Elsewhere in the space, virtualized backup and recovery company Trilead was purchased by Hewlett Packard Enterprise in its first acquisition since it split from its PC and printer business last year.
Elon, what’s happening in the Consumer space?
Consumer Software Market Valuations
The Consumer software market enterprise value to sales ratio remained near its average value of the last couple years, but with quite positive dynamics for EBITDA ratios, as dependably profitable models continue to generate interest, with Entertainment companies in particular trading higher.
Notable among game company deals is Korean RPG developer Fiesta Online joining Germany’s gamigo in a quest for new content development possibly including more Asian market outreach via language localized versions; and sports videogame outfit World Golf Tour, teed up by facilities operator Topgolf to leverage its customer base, another example of a non-tech company newly become a tech buyer as it deploys nearly $100M in recent PE funding.
A highlight in the active esports space is the acquisition of esports pro-circuit specialist Major League Gaming by Activision Blizzard for $46M to further its strategy of establishing its own esports division.
In another esports expansion play, the UK’s Game Digital acquired gaming event firm MultiPlay and Spain’s Social Electronica Sports platform also.
Struggling GoPro followed the classic “software sells hardware” principle by adding some enabling video editing apps from start-ups Stupeflix in France and Vemory in Austin, Texas, reportedly for over $100M.
And finally, Japanese sporting goods maker ASICS joined the club by grabbing a fitness-tracking platform to call its own—Boston-based RunKeeper for $85M—taking this wave of fitness acquisitions past a billion dollars total. We expect further consolidation among the remaining handful of small companies in this space.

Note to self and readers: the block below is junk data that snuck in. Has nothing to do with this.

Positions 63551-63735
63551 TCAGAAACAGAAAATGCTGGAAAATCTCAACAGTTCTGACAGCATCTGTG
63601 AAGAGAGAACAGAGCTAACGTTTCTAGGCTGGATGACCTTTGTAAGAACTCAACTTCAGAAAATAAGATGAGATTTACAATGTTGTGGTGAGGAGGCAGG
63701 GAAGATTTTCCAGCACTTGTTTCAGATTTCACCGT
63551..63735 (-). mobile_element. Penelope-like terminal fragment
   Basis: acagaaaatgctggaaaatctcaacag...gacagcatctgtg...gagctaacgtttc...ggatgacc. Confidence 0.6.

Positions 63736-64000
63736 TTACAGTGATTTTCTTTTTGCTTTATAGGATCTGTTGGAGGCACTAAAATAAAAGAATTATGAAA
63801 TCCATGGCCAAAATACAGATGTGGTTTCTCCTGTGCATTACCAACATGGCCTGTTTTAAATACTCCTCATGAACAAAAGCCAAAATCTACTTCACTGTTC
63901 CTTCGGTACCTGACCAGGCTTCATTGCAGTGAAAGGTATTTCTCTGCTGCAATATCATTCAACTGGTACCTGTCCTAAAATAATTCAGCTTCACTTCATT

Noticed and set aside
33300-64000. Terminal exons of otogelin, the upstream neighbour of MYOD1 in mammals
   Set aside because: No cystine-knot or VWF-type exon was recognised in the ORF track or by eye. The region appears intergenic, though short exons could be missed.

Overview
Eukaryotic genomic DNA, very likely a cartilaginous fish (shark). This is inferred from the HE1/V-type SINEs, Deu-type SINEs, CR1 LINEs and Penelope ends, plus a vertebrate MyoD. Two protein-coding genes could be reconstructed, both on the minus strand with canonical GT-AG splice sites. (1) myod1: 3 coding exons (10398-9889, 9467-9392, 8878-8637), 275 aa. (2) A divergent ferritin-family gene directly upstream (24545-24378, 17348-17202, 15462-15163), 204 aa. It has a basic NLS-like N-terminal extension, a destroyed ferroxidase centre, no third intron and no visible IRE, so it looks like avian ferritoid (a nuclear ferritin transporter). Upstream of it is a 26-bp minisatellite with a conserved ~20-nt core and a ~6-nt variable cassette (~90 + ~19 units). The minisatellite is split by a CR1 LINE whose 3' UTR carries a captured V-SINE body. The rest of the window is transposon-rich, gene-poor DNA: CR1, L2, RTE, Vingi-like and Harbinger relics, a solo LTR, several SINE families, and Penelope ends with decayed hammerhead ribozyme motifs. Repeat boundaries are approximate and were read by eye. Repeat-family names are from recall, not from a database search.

What’s the news in the Horizontal sector, Amber?
Horizontal Software Market Valuations
Sales multiples in the Horizontal sector mirror summer 2015 levels though EBITDA values remain high as consolidation continues in the AdTech and HR spaces.
Cross-device retargeting startup Tapad was picked up by Norway-based mobile carrier Telenor for $360M, a 6.3x revenue multiple, attempting to use the move into AdTech as a growth strategy in a deal similar to Verizon’s 2015 acquisition of AOL.
On the other side of the globe, New Zealand-based collaboration software firm Diligent was taken private by one of the top PE acquirers, Insight Venture Partners, for $624M, at 6.6x revenue.
This deal follows consolidation in related markets such as e-signature and contract management where Exari acquired Norway-based CMA Contiki and US-based Coupa Software picked up Canada’s Contractually.
Consolidation in the HR subsector continued with 3 acquisitions: payroll processing solutions company Summit Software was snapped up by PrismHR; PE-backed Kronos grabbed workforce management firm Empower Software Solutions; and JMI Equity bought HCM and payroll management SaaS provider CoreHR.
Finally, yesterday here in Seattle we saw more proof of the rapidly maturing connected car ecosystem, as Inrix, a pioneer in data and services for it, bought fellow Seattle company OpenCar and its automotive app development platform. To better understand the deal rationale, get further insight into the market or just try to keep up with how fast the car is becoming the center of the Internet of Things, you can hear from Inrix and other Connected Car leaders at the Automotive Spotlight we presented 2 weeks ago, now available on-demand at World Financial Symposiums’ site WFS.com.
And it looks like this one’s off to the races. Bruce?
Thanks, great report. We are the platinum sponsor of the World Financial Symposium. Their theme is educating technology leaders.